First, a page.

- For this reason, working as cleanly as possible with your culture and LC is extremely important to avoid contamination.
- With semi-regular mixing and shaking, you should see that the mycelium has ‘clouded’ the culture and spread throughout it after 7 – 14 days of starting the culture.
- Incubate at the right temperature for your species; I’m using blue oysters, so I’ll incubate at roughly 24 degrees Celsius for the duration of the experiment.
- To avoid repeating the steps above, stir/swirl your culture and collect a sample by pulling it into an injection port of a heat-treated needle and depositing a single drop onto agar.
- You may continue to use your sample in the confidence that your LC is clean and ready to use if it is clear and colonizes normally without contamination.
There is a lot of work that goes into these blogs; if they have been of use to you and you are able to afford it, please consider supporting my work by purchasing me a pint! Cheers!
Mushroom Liquid Culture: The Easiest Guide to Using Liquid Culture
When growing mushrooms with liquid mushroom culture, you may find yourself feeling more like a scientist or mycologist than a mushroom enthusiast. Fortunately, you do not require a degree to effectively develop your own mushroom liquid culture, or to transform that culture into mycelium that will ultimately produce healthy mushrooms in your own garden or at your residence. If you think this technique sounds interesting, continue reading. By the time you’ve finished reading this tutorial, you’ll be ready to begin.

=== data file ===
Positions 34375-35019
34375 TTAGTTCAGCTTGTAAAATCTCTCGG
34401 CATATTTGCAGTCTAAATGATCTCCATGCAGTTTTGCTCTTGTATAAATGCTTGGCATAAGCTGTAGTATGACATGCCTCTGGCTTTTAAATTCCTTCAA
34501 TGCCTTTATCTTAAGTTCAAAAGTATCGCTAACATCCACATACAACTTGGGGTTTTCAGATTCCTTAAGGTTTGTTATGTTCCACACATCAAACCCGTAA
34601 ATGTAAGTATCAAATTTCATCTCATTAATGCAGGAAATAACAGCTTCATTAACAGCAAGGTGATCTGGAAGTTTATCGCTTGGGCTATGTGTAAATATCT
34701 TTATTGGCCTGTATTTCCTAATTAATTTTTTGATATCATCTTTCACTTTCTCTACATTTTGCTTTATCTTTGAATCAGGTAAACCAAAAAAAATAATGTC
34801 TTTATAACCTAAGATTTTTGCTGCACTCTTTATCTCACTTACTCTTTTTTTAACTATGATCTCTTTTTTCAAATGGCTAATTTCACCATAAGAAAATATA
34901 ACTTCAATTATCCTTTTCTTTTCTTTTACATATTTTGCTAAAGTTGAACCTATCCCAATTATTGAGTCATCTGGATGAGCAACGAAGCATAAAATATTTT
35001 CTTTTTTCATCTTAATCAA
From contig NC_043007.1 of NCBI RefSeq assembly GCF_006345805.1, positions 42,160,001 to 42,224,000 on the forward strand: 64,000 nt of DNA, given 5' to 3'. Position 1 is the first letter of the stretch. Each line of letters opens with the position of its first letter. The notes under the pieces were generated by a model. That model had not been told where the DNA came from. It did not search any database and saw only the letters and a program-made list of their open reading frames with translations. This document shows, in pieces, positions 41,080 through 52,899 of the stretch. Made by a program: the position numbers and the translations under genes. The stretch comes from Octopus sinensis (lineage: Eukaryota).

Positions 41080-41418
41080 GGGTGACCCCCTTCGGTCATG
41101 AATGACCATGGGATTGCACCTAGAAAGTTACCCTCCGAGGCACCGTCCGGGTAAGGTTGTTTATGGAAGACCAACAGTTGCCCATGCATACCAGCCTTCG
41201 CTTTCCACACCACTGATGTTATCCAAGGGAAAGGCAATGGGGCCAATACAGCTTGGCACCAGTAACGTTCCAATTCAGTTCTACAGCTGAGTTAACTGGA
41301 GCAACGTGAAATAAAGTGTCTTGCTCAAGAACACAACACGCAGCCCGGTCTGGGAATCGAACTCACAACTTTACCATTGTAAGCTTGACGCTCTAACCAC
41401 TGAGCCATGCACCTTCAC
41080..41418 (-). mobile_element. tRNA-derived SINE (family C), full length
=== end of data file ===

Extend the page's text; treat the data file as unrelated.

What is Mushroom Liquid Culture?
Liquid Culture is a sterile combination of water and one of a few particular sugars that is used to cultivate bacteria. (We will explain how to produce liquid culture in the following section.) Once the mushroom spores have been injected into the soil, the goal of this nutritional combination is to promote the growth of mycelium. Imagine mycelium floating in a nutritional soup, and that’s what liquid culture looks like. Liquid culture simplifies the process of inoculating substrates. Having established itself in the nutrient-rich sugary broth, the mycelium-rich combination may be inoculated onto a substrate of your choosing or preserved as a live mushroom culture.
What are the advantages of using Mushroom Liquid Culture?
- The possibility of contamination is reduced
- In the opinion of Liquid Culture Shroomery, the use of liquid culture shortens the incubation period. Mycelium development is virtually limitless once it begins
- Once mycelium begins to develop, it continues indefinitely.
What are the disadvantages of using Mushroom Liquid Culture?
- It is critical to maintain a sanitary working environment. Improved suitability for advanced mushroom cultivation
- In liquid culture, there is no evidence of contamination. When you utilize your concoction, you will only be aware that it has been tainted.
A suspension of mycelium in a liquid culture of mushrooms
How to Make Mushroom Liquid Culture
This recipe may be used to learn how to manufacture Oyster mushroom liquid culture if you are interested in learning how to do so. In fact, this recipe may be used with whatever type of mushroom you want to use.